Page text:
About The Stones

With comprehensive detail and flowing prose, Eleanor Gustafson crafts the retelling of King David’s life—from his teenaged anointing to his death—as seen through the eyes of Asaph, a Levite musician.

Fictional in scope, yet with amazing scriptural accuracy, The Stones provides a revealing, behind-the-scenes glimpse into biblical history with all the twists, turns, thrills, and romance of the world’s great drama.

The Stones is an epic adventure of man’s innate need to worship God and rely on Him for strength—and how badly it can go when he fails to do so.


What's your latest book?

The Stones: A Novel of the Life of King David, published by Whitaker House, January 2009. A companion Study Guide is also available.

What's your favorite part of the story?

Although the David story is rich on many levels, I like the prophet Nathan’s confrontation of David after the Bathsheba affair. It put the fear of God into David, and it does the same for me. The scene starts on p. 373 and heats up 373ff.

Always love striking the fear of God into my characters. =) What do you hope your readers will get out of the story?

I want readers to take away fear of God, the grace of God, and the love of God—in that order.

Ah, and the order makes it so beautiful! It's a great representation of a spiritual walk. Now let's get personal, so the readers can get to know you a little. What's one of the oddest or most interesting things someone has ever said about you?

Long before I ever wrote anything, I was making up stories in my head. This diversion continued until college, marriage and babies shifted my focus, but once past diapers, the old urge returned. However, my first efforts at writing fiction prompted at least two people to advise me to stick to music. Fortunately, I didn’t pay attention.

LOL. Some people just don't know what they're talking about! We're all glad you kept with the dream. Now, speaking of the dream—what would your dream office look like—and what does your REAL writing environment look like?

My dream office would be a lot neater than the real one (and my husband’s half of the room would also be neat or possibly in another room). My office would have a wrap-around counter wide enough for a large-screen computer (Mac, of course). I would have shelves close at hand for Bible, reference books, printer paper, phone, Kleenex; drawers for odds and ends; a comfortable chair on wheels; a pewter saucer for a cup of tea; and a monthly and yearly calendar in easy view. A woodstove would be just outside the door, lending its heat to an otherwise chilly room.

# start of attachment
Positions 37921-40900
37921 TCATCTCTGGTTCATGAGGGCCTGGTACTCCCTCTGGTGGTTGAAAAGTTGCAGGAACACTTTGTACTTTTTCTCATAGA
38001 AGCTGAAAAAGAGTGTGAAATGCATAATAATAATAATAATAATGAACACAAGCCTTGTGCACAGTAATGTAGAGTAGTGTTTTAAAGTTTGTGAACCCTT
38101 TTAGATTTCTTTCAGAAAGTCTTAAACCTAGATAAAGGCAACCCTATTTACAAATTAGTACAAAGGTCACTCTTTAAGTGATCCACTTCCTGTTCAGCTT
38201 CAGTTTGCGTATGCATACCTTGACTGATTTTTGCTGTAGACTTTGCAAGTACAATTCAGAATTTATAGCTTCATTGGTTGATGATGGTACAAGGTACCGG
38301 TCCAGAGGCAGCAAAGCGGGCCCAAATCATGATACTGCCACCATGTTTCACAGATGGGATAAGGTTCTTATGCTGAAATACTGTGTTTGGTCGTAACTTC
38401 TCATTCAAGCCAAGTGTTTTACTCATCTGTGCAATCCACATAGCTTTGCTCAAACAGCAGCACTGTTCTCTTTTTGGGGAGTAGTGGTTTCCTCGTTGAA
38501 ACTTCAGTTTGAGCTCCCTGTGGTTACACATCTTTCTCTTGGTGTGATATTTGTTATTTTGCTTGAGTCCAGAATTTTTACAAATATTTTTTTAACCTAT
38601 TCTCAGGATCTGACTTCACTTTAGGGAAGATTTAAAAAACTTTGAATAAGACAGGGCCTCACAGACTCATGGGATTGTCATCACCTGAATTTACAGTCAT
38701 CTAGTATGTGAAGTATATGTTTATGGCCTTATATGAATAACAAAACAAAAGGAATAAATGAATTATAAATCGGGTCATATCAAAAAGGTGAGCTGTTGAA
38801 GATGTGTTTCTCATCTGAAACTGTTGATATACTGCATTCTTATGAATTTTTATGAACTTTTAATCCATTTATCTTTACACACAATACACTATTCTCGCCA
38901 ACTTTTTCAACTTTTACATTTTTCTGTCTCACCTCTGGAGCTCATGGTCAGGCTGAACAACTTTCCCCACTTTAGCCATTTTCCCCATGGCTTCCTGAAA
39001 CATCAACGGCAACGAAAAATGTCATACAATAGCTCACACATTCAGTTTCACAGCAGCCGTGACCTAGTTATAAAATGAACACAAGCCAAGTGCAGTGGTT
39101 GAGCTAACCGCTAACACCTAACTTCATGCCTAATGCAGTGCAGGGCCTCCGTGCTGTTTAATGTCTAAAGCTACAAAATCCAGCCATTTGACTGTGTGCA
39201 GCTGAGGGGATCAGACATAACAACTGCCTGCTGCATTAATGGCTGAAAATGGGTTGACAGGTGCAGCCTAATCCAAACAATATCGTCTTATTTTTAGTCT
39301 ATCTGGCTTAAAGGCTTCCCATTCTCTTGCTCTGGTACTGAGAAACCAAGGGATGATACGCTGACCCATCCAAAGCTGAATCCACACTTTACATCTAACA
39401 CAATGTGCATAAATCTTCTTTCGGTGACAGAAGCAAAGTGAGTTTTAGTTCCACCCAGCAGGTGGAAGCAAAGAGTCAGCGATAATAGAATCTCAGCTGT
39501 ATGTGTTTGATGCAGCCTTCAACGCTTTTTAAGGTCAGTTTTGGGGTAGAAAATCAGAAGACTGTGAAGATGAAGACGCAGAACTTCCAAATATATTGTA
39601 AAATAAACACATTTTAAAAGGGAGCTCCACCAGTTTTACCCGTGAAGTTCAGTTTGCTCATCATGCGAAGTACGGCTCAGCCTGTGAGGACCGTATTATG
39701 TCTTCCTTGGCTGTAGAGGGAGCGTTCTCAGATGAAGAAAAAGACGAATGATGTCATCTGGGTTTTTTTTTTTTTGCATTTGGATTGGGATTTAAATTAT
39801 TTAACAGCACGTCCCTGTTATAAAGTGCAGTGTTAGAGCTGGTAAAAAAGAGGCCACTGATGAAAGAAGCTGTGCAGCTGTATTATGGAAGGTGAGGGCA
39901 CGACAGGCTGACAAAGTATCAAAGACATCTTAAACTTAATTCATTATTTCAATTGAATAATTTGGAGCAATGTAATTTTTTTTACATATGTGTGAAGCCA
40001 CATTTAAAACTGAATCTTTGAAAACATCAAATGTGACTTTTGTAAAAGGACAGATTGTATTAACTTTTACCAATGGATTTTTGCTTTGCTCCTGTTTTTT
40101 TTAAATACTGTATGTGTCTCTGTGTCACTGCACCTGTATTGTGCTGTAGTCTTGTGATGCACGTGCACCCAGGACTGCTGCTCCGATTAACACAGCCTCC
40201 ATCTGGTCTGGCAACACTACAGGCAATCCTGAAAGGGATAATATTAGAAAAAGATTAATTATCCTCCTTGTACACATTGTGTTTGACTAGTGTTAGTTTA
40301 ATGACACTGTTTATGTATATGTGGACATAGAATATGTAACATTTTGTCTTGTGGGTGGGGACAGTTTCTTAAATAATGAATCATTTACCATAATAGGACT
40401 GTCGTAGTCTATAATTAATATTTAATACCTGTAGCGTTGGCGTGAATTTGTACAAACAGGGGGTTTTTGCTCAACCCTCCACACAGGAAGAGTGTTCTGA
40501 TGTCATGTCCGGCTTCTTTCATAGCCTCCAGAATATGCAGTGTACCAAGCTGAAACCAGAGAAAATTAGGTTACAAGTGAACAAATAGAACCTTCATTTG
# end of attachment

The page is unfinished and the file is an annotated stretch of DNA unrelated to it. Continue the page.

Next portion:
Except for the neat-husband part, that is my real office. I’m blessed to have a supportive husband who loves me, makes me laugh, and is my best friend. What’s a little mess next to that?

As someone who is messy, I agree with the sentiment. =) What lessons have you learned through the publication process that you wouldn't have guessed as a pre-published writer?

Four published novels have taught me that an author must be willing to get out there and hustle. But in the year since my current book, The Stones, was published, I find that I have hustled myself almost into the ground. Hard work, yes, but a unique and effective ministry has surfaced in the form of group discussions and formal presentations. Authors normally promote their books by talking about characters, and whatever point they’re trying to get across—all without giving away the story line. But with David, most people already know the story line, and I can talk freely about every aspect of it. In addition, this story carries a message far deeper than my other novels, and I can address issues ranging from blood and sex to cherem and the fear of God. This helps people understand who David was as a key player in Israel's holy destiny, and I often see a look on faces that says, "Yeah—I GET it!" Even though worn to a nub, I'd love to do more of this type of ministry, but getting invitations—in homes, in churches, wherever—requires a certain amount of chutzpah. I would appreciate prayer for this, as it obviously has to be a God thing. While selling books would of course lengthen the shelf life of The Stones, my deeper concern is to make David come alive and accessible to the average reader.

A nobel goal, to be sure. I'll keep you in my prayers. Are there any people (family, writing group, editors) who you rely on when writing?

With my David book, I have relied heavily on a special group of friends that I asked to pray for me. They have stood by me through this past strenuous year of promotion.